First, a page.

“They say they don’t know what to do next as they are not allowed to work,” Yii said, adding that the current national lockdown appeared to be ineffective and unscientific.
Wong Chin Huat, a political scientist from the Jeffrey Sachs Centre on Sustainable Development at Malaysia’s Sunway University, said many Malaysians had become disillusioned with the lockdown that was first imposed as cases began surging in May. And a lack of clarity over which sectors of the economy are allowed to stay open is just part of the reason.
To add insult to injury, government politicians and well-connected people continue to flaunt [movement restrictions] and are going unpunished – Wong Chin Huat, political scientist
“The daily new infection figure remaining at around 5,000 and the indefinite extension of the lockdown means that the sacrifice in closure of business and shortage of income will not be rewarded with relief down the road,” Wong said.
“This strengthens the public perception that the government is simply incompetent. To add insult to injury, government politicians and well-connected people continue to flaunt [movement restrictions] and are going unpunished, leading many to believe this is a ‘dual-class’ society.”
Hartini Zainuddin, co-founder of Yayasan Chow Kit – a group that distributes food and other help to the needy in one of Kuala Lumpur’s poorer districts – said it was important to “let people help” each other with initiatives such as the #benderaputih campaign, especially when lives depended on it.
Yet some politicians such as Nik Abduh Nik Abdul Aziz have hit out at the campaign on social media, comparing it to an admission of defeat in the face of the pandemic.
In a June 29 Facebook post, the Malaysian Islamic Party (PAS) member – who is politically aligned with the ruling administration – urged those in need to “raise your hand in prayer to God”, adding “that is the flag of strength and optimism in the test of life. Don’t admit defeat when being tested”.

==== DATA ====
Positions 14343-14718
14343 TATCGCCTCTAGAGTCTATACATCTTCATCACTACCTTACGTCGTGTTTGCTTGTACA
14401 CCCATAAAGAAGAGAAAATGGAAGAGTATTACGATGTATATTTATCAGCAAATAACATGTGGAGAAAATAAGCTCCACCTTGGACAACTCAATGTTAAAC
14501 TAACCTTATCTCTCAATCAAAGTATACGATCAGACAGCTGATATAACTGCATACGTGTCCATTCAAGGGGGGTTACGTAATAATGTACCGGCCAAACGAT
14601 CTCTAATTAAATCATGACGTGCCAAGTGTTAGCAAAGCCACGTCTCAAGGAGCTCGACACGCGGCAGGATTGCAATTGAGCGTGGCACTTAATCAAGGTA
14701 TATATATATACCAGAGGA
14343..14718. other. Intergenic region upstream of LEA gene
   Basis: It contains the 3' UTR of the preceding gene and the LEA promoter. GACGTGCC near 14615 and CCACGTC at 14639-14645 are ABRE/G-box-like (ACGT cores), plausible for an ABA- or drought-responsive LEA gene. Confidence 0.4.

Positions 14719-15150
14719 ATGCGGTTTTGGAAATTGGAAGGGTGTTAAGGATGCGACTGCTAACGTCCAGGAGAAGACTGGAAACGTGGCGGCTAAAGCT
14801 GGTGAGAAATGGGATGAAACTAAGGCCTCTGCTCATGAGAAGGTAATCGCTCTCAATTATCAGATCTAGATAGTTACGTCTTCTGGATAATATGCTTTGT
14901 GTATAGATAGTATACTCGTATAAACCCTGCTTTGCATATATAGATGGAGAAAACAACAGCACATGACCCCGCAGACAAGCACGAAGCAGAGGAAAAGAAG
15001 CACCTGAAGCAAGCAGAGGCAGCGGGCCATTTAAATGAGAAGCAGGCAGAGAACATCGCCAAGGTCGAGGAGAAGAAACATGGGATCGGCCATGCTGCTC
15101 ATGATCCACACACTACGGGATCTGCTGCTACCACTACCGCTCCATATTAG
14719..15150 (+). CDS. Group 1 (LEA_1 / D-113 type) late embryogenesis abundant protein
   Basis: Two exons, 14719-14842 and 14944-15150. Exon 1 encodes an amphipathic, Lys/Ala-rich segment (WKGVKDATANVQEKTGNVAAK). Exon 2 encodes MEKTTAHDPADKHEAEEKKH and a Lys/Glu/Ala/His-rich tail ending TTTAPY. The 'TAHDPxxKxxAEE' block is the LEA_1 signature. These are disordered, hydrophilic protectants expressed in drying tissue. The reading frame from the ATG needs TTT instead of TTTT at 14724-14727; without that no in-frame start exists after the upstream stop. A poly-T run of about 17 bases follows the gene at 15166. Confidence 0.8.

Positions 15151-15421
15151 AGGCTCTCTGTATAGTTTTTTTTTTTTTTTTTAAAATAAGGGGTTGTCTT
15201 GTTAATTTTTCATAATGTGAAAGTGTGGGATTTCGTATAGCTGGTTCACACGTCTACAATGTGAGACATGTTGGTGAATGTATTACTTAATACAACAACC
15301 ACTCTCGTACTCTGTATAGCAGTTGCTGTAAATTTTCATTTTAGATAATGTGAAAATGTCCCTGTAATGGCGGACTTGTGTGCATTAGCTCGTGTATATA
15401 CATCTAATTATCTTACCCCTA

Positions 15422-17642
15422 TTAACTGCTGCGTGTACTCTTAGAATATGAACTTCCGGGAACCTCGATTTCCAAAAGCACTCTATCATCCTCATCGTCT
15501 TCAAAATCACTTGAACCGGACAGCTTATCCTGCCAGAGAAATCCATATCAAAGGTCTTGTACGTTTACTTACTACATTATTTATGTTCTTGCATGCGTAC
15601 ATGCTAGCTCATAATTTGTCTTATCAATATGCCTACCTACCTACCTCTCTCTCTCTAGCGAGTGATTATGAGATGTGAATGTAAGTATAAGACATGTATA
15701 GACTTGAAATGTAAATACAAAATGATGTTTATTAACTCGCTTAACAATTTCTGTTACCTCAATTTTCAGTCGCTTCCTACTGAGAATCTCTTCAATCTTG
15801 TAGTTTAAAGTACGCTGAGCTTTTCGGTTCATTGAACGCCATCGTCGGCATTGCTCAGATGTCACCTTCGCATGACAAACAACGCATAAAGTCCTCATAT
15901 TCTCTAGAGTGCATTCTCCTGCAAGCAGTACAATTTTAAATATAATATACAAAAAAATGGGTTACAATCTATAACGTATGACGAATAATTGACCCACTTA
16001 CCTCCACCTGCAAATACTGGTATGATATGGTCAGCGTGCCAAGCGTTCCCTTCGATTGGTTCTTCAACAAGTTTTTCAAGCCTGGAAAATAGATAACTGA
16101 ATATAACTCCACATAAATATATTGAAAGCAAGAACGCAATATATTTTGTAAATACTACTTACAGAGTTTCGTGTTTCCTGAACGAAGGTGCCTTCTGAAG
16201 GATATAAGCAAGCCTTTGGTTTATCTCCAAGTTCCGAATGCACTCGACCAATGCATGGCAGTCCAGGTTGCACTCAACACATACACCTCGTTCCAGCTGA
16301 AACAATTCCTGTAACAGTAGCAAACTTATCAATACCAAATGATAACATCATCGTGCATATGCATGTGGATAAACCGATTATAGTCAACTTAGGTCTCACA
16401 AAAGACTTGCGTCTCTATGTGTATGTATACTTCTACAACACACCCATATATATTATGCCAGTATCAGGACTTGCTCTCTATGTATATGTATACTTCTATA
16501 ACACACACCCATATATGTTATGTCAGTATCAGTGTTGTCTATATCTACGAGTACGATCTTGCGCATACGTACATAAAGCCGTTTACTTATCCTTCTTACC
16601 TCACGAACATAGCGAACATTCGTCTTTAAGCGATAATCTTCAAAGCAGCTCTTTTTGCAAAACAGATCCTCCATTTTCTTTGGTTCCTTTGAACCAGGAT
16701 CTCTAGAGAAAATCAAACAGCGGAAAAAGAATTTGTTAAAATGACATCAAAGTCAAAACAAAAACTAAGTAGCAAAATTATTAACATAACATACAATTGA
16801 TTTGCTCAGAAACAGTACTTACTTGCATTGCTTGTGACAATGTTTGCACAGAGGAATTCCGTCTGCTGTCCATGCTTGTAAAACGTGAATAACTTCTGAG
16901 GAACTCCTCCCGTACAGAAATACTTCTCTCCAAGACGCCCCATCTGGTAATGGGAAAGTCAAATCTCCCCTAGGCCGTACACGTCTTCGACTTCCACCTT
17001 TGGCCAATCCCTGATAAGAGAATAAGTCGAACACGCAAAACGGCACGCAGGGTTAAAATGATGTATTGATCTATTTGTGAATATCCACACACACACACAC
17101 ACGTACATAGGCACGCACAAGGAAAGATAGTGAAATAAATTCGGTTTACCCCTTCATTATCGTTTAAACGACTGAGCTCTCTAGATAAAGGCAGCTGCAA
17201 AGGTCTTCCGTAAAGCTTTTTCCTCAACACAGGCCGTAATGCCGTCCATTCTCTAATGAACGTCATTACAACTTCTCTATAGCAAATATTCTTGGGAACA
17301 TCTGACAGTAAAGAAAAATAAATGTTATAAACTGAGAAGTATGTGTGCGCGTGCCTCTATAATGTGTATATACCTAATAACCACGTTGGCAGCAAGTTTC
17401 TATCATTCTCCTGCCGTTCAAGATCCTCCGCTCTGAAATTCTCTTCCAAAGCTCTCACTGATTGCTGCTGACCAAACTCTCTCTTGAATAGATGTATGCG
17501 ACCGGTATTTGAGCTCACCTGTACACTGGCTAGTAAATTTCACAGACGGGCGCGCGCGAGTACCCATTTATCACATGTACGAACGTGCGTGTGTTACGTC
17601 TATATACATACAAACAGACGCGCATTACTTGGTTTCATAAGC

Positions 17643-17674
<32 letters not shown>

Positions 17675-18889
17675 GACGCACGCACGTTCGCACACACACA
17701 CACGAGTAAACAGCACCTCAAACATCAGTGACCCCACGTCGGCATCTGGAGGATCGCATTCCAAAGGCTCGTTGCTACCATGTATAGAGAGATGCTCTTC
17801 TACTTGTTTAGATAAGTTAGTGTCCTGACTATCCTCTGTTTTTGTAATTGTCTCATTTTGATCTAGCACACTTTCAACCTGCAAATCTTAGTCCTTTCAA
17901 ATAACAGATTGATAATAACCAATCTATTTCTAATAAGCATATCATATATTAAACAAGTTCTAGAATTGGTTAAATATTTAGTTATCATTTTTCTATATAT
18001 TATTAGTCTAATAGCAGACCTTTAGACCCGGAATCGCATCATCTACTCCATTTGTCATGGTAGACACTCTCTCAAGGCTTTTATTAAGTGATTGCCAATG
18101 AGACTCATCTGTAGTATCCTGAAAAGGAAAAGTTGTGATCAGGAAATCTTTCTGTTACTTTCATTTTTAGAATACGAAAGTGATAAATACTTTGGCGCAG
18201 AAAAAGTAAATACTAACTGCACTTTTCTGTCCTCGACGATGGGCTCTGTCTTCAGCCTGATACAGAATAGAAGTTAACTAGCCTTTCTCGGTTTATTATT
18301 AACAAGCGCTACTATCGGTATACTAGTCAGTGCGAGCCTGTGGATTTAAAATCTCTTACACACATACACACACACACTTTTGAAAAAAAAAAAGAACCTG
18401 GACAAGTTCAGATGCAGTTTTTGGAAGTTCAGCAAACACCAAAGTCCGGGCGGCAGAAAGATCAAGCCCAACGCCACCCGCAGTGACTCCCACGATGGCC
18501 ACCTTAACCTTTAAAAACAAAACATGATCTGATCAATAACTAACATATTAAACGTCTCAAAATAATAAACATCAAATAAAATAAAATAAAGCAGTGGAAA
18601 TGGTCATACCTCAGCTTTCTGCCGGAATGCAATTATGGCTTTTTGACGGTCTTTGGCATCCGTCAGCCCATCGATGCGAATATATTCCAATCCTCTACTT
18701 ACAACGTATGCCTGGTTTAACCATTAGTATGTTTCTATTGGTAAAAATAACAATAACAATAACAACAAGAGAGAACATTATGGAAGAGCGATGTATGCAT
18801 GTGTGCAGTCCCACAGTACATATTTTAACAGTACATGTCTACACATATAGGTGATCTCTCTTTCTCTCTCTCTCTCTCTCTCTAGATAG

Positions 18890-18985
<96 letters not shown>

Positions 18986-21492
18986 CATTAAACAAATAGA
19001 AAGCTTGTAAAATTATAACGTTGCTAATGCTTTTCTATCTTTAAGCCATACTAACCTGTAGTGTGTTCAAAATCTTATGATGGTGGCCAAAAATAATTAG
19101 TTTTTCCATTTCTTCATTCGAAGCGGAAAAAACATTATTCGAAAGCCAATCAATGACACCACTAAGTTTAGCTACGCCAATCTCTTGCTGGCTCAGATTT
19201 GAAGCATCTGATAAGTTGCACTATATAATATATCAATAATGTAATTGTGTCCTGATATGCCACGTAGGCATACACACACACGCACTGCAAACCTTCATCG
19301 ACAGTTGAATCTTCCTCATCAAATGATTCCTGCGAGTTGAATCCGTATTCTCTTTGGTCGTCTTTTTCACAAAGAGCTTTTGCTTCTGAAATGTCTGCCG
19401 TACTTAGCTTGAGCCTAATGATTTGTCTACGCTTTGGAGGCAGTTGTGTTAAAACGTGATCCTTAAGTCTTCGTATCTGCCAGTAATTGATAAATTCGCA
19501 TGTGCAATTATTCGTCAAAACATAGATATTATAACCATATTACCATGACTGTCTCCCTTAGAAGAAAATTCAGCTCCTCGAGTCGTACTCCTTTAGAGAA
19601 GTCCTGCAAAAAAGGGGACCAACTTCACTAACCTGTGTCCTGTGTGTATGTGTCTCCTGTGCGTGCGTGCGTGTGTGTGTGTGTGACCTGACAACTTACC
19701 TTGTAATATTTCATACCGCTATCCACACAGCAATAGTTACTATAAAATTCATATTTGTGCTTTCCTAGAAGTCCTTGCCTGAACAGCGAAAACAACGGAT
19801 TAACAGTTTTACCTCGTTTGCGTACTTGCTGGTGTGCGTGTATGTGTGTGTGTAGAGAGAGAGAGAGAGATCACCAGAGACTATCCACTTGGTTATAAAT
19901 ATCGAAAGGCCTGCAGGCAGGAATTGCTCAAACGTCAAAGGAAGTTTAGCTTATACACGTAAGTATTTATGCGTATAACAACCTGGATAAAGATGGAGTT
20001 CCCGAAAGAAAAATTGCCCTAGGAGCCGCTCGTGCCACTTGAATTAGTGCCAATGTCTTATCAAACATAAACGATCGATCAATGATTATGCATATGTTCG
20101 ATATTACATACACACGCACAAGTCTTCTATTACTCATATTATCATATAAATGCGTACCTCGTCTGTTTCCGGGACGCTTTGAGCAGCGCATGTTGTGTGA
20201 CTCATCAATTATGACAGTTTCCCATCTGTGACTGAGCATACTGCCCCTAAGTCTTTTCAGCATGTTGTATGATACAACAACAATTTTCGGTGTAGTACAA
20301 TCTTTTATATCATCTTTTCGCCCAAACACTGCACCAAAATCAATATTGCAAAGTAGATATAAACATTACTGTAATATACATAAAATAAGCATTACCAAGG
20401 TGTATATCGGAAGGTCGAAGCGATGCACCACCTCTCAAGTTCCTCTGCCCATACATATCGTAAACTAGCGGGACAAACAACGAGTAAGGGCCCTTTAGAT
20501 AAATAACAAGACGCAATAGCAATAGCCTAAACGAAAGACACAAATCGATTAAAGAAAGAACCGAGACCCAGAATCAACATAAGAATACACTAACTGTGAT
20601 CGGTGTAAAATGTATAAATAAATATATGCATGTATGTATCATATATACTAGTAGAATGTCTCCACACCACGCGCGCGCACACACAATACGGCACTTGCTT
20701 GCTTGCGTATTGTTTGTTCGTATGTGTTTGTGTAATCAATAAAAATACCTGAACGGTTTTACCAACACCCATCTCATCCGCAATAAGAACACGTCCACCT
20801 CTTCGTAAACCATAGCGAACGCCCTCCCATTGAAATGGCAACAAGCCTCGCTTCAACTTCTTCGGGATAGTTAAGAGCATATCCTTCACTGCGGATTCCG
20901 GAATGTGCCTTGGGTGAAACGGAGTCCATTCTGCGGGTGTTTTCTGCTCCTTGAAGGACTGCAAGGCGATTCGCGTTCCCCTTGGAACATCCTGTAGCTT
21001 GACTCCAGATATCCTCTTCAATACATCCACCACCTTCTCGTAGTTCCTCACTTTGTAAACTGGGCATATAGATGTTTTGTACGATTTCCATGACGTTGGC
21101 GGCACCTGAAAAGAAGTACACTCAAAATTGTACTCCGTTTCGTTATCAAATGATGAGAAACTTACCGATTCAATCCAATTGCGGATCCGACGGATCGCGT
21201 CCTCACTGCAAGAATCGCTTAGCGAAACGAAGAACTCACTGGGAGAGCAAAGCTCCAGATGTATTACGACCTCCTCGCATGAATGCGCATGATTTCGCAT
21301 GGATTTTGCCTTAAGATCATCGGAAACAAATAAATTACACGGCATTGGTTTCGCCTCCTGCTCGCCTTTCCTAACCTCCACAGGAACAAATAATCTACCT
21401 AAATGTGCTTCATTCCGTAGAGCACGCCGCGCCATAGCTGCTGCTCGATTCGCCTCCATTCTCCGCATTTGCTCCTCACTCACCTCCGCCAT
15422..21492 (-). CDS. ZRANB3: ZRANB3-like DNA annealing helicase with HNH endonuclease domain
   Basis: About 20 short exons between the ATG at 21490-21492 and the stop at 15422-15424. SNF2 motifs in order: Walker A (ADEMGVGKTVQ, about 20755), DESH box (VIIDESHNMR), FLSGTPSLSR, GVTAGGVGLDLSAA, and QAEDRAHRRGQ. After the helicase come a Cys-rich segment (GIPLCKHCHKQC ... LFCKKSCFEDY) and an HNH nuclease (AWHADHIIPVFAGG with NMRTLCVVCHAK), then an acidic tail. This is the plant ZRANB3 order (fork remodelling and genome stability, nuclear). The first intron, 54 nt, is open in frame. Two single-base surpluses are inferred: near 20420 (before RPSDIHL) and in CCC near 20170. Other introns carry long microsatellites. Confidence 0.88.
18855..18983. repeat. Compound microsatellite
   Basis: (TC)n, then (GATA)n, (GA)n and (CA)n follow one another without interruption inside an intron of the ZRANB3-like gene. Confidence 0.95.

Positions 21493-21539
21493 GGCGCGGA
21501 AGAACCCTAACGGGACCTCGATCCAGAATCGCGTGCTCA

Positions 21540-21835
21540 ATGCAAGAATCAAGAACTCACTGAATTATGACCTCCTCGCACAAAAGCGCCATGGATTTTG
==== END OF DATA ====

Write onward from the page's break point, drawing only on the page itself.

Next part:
His comments sparked a backlash, with many pointing to the resilience Malaysians had already shown in weathering a mismanaged health crisis.
Further social media scorn was heaped on Zuraida Kamaruddin, a minister in Muhyiddin’s cabinet, when she took to Twitter to express her supposed support for the #benderaputih campaign.
“Ministers have power, are in the cabinet. Use those powers so the people don’t have to wave white flags,” said Syahredzan Johan, a member of the opposition Democratic Action Party, in response.
Wong, the political scientist, said it was difficult to forecast what might lay ahead for Malaysia now that the extent of economic despair had been exposed by the white flag campaign.
“How do you balance between economy and health, and weigh between which groups to help? These are not easy questions,” he said. “Sadly, not only does the prime minister appear not to have [answers], his political contenders such as opposition leader Anwar Ibrahim and foreign minister Hishammuddin Hussein also have not offered concrete alternatives.”
Source : SCMP
We are in a wrong kind of Malaysia: starving families are flying white flags outside their homes, seeking food and assistance.
Sadly, Malaysia is the new face of hunger.
Unparalleled demand for food aid is on the rise and many rely on charity for food.
The fear of being unable to feed their children hangs over the days of people whose livelihoods have been snuffed out by local economies battered by lockdowns.